Making Migration Visible

Making Migration Visible

The heated national dialogue about immigration and the growing presence of new immigrants in Maine have given rise to an unprecedented effort by artists and more than 70 local organizations across the state to challenge stereotypes and assumptions about migration. Spearheaded by the Institute of Contemporary Art at Maine College of Art (MECA) in Portland, Maine, the effort begins October 5 with the opening of Making Migration Visible: Traces, Tracks & Pathways, an exhibition of works by artists working in diverse media, many of whom have personal migration experiences.

Jason De Leon is an archaeologist working with photographer Michael Wells to recover, document, and archive objects left behind by migrants in the Sonoran Desert.

Mohamad Hafez focuses his work on instruments of mobility for Syrian refugees such as life-rafts and suitcases.

Patricia Tinajero and Edwige Charlot draw on botanical references, soil, and water to explore conceptions of rootedness and heritage.

Daniel Quintanilla and United YES make collaborative virtual reality films about immigrant life in Lewiston that they showcase in public forums to invite community conversations about multiculturalism.

Other artists include Ahmed Alsoudani, Caroline Bergvall, Eric Gottesman, Romuald Hazoume, Ranu Mukherjee, and Yu-Wen Wu.
The exhibition, part of a statewide collaboration that could serve as a model for concerned communities across the country, is organized by Erin Hutton, Director of Exhibitions and Special Projects at MECA. The co-curators are Julie Poitras Santos, artist, writer and Assistant Professor in the MFA program at MECA, and Catherine Besteman, Professor of Anthropology at Colby College, who has conducted extensive fieldwork in South Africa and Somalia and is the author of Making Refuge: Somali Bantu Refugees and Lewiston, Maine.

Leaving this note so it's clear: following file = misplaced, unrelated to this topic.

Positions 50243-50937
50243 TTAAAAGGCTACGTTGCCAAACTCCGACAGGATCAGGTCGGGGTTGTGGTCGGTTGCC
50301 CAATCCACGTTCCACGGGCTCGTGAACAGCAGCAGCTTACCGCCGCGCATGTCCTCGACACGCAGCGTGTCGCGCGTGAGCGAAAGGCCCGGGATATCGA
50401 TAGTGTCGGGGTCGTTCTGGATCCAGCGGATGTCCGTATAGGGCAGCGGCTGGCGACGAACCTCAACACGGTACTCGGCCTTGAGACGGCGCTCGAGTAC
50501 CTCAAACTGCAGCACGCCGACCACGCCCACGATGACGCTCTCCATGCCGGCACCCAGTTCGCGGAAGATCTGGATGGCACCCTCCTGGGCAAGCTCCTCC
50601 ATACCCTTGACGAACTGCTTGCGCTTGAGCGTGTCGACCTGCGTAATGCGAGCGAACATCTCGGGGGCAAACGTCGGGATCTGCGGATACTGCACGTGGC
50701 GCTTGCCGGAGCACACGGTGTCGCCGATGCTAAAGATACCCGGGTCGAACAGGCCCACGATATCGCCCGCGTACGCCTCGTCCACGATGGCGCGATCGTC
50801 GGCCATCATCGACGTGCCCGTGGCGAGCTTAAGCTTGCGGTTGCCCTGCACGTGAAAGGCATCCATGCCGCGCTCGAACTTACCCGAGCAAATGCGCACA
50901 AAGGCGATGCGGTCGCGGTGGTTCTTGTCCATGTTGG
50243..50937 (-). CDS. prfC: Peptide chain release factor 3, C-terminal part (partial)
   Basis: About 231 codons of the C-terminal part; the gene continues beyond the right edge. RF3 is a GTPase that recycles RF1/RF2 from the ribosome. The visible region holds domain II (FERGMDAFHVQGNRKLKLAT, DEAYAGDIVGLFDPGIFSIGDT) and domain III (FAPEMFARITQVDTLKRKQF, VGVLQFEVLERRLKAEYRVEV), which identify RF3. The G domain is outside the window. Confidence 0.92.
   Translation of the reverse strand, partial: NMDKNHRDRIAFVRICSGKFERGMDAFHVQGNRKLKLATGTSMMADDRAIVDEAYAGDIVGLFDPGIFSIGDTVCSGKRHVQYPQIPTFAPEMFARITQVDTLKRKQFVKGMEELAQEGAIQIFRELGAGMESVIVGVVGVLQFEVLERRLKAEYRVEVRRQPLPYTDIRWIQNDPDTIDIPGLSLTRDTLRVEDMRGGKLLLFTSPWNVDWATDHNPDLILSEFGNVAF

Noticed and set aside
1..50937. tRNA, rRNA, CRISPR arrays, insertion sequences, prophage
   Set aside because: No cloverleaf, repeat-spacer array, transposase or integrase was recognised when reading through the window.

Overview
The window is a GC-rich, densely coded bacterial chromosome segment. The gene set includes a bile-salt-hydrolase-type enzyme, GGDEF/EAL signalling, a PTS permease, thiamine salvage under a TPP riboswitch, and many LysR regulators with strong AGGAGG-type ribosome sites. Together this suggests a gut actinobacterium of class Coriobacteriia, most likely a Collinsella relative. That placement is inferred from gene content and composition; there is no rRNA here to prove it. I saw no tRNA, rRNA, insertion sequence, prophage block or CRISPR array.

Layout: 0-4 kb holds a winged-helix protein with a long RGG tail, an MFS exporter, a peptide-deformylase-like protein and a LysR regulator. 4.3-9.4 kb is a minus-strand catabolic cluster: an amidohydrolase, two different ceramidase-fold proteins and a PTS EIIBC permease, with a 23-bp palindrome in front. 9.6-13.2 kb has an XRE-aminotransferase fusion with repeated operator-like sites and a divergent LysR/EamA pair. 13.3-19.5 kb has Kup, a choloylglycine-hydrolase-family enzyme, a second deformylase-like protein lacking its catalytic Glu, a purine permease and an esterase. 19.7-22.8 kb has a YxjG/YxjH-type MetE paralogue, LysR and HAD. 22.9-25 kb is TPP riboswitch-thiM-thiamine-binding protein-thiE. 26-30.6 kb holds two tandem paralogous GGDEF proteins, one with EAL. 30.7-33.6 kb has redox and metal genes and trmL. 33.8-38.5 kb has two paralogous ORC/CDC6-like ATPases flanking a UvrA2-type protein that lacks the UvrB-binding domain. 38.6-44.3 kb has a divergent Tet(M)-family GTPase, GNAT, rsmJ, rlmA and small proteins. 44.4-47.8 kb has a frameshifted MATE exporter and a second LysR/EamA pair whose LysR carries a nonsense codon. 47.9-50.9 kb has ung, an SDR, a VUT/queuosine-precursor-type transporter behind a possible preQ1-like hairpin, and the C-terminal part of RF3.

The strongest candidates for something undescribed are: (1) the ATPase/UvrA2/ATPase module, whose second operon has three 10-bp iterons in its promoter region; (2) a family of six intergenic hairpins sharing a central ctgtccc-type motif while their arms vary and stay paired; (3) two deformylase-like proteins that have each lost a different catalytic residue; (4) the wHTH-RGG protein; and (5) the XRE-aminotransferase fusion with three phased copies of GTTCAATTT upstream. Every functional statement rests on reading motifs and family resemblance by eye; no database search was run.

Accompanying the exhibition are a symposium on art and politics on November 2, and more than 50 parallel programs and partner exhibitions at local libraries, theaters, and exhibition spaces throughout Maine—including the PMA. The local events present related art, film, poetry, panel discussions, and lectures. For a schedule of events, visit MECA.edu/Traces
Among these events artist, and Hiroshima Art Prize recipient, Krzysztof Wodiczko presents Xenology: Instruments and Projections hosted by the PMA. Click here for more information.

 

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October 31, 2018
Director of Communications

Graeme is a Maine native who, after ten years living in New York and the west coast, decided to come back and set up shop in Portland. In addition to the PMA, he's held positions at GQ, Rogues Gallery, and Might & Main. He lives in Yarmouth, where he spends most of his free time with his daughters, Ramona and Maude.